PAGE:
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Dallas Morning News (11/05/1997), Won't Stop < Fleetwood Mac < Main Page

Dallas Morning News (11/05/1997), Won't Stop

Dallas Morning News, November 5, 1997

Won't stop

Never-stale Fleetwood Mac updates its oldies

By Thor Christensen

Fleetwood Mac might have been singing, "Don't stop thinking about tomorrow," Tuesday night at Coca-Cola Starplex, but 20,000 sets of ears were clearly focused on the past.

Five songs into the concert, when Christine McVie said, "And now we're going to play a few new songs," the thunderous applause vanished as if she'd just said she was going to play the complete works of Twisted Sister. But unlike the Rolling Stones, who often sounded as if they barely knew their own songs Saturday night at Texas Motor Speedway, at least the Big Mac's high-priced walk down memory lane was impeccably tight and well-rehearsed.

Lindsey Buckingham, the first Rumours-era member to quit the band back in 1987, emerged as the undisputed maestro of the retooled Mac. Dressed all in black and looking strangely like Albert Brooks, he led songs such as "Gypsy" and "The Chain" with his dazzling guitar work, then overhauled "Say You Love Me" with, of all things, a banjo. But perhaps his cheekiest - and most effective - moment was recasting his solo rock hit "Go Insane" as a quaint English folk ballad.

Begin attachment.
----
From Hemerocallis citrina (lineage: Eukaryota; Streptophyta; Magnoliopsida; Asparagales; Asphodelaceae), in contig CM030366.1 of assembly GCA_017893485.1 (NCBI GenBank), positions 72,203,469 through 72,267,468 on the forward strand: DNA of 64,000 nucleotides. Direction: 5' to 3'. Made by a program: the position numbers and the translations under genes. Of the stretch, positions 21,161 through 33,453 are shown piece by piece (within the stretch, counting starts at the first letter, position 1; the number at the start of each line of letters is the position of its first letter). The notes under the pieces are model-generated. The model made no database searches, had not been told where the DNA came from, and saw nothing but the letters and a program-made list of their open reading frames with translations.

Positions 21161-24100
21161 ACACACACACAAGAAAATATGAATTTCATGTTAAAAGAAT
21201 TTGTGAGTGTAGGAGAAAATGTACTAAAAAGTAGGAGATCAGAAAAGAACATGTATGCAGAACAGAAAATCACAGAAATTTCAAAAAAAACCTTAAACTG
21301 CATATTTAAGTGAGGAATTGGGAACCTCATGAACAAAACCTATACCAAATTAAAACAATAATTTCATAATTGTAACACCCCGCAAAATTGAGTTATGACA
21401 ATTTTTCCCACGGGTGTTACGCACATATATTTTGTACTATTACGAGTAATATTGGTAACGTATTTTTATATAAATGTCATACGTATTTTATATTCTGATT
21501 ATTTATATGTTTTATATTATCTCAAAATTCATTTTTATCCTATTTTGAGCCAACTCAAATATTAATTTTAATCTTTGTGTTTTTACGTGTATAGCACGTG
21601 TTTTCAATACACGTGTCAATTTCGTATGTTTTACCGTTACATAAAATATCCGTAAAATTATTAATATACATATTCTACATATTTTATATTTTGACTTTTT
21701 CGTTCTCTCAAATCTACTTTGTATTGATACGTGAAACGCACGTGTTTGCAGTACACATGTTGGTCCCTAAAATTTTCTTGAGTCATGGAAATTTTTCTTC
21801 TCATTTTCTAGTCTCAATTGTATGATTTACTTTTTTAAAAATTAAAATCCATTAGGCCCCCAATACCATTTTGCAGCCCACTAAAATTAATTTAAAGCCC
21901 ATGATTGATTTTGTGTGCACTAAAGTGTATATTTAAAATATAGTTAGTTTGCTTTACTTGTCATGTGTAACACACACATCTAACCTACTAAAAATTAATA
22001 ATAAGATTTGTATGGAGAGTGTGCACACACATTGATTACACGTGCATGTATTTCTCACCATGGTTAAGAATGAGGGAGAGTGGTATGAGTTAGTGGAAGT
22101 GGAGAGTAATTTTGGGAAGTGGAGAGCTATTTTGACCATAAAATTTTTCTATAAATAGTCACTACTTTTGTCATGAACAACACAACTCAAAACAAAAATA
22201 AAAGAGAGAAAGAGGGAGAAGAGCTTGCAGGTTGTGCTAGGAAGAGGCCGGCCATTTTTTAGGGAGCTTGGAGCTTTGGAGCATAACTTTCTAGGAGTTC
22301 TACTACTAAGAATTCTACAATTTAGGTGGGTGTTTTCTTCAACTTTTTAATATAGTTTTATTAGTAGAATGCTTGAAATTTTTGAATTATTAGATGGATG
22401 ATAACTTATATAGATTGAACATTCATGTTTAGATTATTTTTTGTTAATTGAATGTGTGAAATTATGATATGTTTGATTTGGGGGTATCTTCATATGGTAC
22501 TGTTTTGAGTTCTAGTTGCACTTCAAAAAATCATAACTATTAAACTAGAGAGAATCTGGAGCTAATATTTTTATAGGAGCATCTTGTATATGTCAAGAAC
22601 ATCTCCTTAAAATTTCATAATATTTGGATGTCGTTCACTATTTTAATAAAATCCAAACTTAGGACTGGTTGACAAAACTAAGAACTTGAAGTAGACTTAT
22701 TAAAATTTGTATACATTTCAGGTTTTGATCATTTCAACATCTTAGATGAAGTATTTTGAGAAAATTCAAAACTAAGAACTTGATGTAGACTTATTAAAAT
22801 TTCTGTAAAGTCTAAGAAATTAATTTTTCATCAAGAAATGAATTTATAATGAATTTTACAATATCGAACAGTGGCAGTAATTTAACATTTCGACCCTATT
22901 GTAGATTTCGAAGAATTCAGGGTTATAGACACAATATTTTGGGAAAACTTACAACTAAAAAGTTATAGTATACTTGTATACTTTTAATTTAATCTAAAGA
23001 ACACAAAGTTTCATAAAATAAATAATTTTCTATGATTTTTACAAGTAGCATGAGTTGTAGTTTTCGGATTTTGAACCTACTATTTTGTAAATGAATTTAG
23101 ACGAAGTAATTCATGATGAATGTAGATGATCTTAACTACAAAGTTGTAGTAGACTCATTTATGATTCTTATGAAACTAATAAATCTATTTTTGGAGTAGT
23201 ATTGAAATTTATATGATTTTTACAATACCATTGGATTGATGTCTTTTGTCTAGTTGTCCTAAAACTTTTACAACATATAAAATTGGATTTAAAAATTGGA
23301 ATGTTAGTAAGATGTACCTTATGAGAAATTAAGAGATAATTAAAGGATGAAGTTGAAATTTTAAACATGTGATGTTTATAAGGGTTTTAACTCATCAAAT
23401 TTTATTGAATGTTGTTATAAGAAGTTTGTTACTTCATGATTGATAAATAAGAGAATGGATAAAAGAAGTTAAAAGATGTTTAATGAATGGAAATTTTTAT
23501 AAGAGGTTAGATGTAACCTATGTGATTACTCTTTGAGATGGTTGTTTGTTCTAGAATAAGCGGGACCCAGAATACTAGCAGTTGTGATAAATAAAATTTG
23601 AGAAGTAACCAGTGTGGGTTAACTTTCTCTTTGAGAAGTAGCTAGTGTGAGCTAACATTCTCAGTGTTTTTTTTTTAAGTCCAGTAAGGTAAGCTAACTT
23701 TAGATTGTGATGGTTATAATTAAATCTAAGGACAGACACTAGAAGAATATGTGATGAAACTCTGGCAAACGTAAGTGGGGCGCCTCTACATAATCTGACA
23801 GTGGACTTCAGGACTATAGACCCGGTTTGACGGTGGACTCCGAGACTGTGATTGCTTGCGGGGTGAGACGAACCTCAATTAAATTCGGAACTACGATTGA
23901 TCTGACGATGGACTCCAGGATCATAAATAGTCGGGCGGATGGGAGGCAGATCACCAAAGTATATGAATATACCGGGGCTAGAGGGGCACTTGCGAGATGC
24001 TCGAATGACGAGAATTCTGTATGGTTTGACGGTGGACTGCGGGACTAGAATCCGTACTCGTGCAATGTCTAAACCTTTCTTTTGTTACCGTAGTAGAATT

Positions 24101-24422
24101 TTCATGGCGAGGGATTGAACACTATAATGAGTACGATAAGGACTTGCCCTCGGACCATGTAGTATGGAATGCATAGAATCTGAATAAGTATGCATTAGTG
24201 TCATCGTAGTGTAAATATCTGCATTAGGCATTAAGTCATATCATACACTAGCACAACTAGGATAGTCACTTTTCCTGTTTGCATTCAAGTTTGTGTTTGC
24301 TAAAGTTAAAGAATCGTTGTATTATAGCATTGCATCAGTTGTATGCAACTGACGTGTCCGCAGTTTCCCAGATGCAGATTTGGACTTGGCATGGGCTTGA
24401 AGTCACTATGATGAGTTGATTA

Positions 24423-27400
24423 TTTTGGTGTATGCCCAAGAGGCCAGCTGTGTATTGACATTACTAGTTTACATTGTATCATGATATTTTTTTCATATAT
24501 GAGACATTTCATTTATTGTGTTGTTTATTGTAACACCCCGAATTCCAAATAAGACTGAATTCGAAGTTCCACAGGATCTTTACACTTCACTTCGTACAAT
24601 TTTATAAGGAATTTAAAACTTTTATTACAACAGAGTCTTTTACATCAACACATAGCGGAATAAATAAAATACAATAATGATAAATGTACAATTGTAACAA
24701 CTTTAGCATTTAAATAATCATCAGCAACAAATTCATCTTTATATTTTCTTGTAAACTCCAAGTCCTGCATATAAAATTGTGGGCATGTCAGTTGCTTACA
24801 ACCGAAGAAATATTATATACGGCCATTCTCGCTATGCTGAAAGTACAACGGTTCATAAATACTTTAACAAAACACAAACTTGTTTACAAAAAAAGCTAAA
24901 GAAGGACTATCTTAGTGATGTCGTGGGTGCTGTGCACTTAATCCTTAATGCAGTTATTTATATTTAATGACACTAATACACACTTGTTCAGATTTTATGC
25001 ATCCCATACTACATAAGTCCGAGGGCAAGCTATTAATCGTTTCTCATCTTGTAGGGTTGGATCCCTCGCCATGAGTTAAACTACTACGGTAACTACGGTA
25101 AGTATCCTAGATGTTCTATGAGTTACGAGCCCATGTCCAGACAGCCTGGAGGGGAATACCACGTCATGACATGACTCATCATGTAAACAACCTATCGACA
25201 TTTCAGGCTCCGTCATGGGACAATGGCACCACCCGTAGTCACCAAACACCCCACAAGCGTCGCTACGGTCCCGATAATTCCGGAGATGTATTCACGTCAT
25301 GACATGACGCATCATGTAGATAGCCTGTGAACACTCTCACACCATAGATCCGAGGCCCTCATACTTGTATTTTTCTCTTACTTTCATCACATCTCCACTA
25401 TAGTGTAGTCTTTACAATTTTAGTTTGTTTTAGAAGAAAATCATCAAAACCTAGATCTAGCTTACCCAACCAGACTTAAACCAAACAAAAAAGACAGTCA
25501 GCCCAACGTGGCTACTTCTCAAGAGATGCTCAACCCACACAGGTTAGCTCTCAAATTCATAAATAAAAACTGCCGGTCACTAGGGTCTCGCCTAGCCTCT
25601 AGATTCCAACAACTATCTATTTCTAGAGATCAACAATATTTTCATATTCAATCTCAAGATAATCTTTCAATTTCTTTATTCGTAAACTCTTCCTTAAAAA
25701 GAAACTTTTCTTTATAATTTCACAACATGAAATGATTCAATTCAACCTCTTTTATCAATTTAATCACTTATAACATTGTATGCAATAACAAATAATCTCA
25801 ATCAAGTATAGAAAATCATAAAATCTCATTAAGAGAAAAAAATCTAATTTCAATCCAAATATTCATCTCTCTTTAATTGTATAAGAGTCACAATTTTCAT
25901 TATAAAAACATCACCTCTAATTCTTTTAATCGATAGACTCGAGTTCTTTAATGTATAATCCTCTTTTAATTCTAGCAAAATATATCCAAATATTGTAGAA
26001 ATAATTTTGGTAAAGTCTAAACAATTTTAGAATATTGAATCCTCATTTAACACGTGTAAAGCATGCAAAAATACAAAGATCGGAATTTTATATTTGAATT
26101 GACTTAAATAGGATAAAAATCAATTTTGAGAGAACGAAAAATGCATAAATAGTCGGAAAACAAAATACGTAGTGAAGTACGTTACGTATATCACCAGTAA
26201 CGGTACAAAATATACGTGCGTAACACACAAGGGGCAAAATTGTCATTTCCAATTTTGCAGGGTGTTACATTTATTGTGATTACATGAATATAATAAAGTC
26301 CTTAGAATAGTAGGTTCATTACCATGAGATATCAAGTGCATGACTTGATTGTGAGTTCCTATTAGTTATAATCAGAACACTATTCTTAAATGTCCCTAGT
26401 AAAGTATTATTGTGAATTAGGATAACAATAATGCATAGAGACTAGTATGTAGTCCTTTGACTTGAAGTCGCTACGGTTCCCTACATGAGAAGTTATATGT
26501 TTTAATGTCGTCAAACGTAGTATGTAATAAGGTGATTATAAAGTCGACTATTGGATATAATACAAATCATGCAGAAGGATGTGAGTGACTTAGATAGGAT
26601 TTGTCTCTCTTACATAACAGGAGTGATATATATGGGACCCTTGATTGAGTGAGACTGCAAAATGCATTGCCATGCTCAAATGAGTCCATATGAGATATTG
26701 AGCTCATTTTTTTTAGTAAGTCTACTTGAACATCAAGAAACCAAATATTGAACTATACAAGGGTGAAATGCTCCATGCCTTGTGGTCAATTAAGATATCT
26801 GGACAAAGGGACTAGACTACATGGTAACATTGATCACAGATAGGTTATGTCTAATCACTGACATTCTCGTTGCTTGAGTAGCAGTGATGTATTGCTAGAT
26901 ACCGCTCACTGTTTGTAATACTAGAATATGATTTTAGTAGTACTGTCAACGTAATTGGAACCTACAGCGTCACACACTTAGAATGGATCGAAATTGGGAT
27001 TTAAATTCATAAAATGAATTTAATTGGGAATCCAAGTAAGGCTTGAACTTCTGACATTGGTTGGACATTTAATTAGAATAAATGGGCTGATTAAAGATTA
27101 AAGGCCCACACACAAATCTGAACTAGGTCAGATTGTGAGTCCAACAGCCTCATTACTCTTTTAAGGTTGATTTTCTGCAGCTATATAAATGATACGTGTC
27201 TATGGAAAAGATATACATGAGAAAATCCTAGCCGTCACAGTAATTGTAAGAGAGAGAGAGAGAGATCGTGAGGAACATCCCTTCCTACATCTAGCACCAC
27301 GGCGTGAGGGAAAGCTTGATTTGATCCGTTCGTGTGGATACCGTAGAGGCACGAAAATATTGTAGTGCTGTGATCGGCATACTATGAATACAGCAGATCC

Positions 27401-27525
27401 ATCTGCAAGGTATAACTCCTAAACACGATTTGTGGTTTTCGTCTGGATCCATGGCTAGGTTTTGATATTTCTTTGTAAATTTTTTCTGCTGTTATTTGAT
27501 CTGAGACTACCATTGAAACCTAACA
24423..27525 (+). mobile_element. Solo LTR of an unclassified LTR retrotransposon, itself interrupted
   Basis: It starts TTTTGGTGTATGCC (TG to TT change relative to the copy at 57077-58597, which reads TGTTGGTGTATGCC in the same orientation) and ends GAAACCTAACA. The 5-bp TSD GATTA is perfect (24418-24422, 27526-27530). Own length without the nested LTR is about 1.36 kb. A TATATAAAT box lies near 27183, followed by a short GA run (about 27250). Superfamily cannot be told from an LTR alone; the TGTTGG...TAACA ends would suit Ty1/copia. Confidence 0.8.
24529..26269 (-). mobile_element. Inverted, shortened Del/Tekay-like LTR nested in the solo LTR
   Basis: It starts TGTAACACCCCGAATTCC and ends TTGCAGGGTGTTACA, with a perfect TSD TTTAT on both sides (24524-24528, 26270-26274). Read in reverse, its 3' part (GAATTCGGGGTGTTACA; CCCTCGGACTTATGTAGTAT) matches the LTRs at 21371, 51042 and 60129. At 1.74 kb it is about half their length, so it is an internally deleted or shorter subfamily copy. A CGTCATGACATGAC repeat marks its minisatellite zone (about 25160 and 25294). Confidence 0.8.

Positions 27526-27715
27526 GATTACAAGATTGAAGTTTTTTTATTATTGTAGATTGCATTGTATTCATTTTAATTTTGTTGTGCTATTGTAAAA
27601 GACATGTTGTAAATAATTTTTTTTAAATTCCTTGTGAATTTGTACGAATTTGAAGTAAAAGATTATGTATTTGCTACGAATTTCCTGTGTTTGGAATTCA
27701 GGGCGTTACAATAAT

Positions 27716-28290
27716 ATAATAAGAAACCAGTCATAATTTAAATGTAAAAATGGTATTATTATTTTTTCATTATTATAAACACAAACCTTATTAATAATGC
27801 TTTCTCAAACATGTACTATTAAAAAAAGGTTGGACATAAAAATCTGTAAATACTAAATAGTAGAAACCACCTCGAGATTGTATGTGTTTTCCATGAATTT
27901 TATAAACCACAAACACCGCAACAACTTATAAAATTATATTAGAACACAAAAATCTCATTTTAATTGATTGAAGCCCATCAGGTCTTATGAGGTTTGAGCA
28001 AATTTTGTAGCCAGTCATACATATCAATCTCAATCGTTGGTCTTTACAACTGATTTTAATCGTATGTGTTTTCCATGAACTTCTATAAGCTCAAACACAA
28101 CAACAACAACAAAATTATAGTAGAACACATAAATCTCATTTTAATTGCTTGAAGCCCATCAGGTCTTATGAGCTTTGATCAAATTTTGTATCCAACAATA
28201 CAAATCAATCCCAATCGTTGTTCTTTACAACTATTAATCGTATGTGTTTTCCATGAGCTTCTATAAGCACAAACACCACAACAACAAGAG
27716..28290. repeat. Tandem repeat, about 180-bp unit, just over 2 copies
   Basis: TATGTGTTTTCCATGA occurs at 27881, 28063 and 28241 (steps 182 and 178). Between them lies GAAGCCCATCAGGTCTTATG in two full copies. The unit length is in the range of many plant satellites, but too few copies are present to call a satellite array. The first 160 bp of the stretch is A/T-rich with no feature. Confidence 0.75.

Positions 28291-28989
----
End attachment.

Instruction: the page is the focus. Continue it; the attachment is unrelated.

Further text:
His old paramour Stevie Nicks dragged down "Gold Dust Woman" with raspy vocals, but for the most part her voice was much richer and stronger than it ever was in the '80s. She purred through "Landslide," spun honeyed harmonies with Ms. McVie and Mr. Buckingham during "Dreams," and twirled in circles with her jewelry sparkling and her gown flowing as if it were 1977 all over again.

Unlike the old days, the reconstituted Mac needed a five-piece backing band to make the hits sound perfect. But a thousand backing players couldn't improve on the rhythms of bassist John McVie and drummer Mick Fleetwood. Ms. Nicks might be the group's star, but its two namesakes are the ones who make it tick like clockwork - as they showed with their atomic funk lines in "You Make Loving Fun" and "Don't Stop."

And while the show revolved around songs from 20-year-old albums such as Rumours and Fleetwood Mac, the band's cache of new tunes fit in surprisingly well - especially Ms. McVie's rollicking pop tune "Temporary One" and Mr. Buckingham's hard-driving angst-rockers "My Little Demon" and "Bleed to Love Her." The capacity crowd might have showed up for a nostalgia trip. But this is one dinosaur band that might just have a future.

Thanks to CLMoon for the submission to the newsgroup.


Date: 1997-11-05         Number of views: 847

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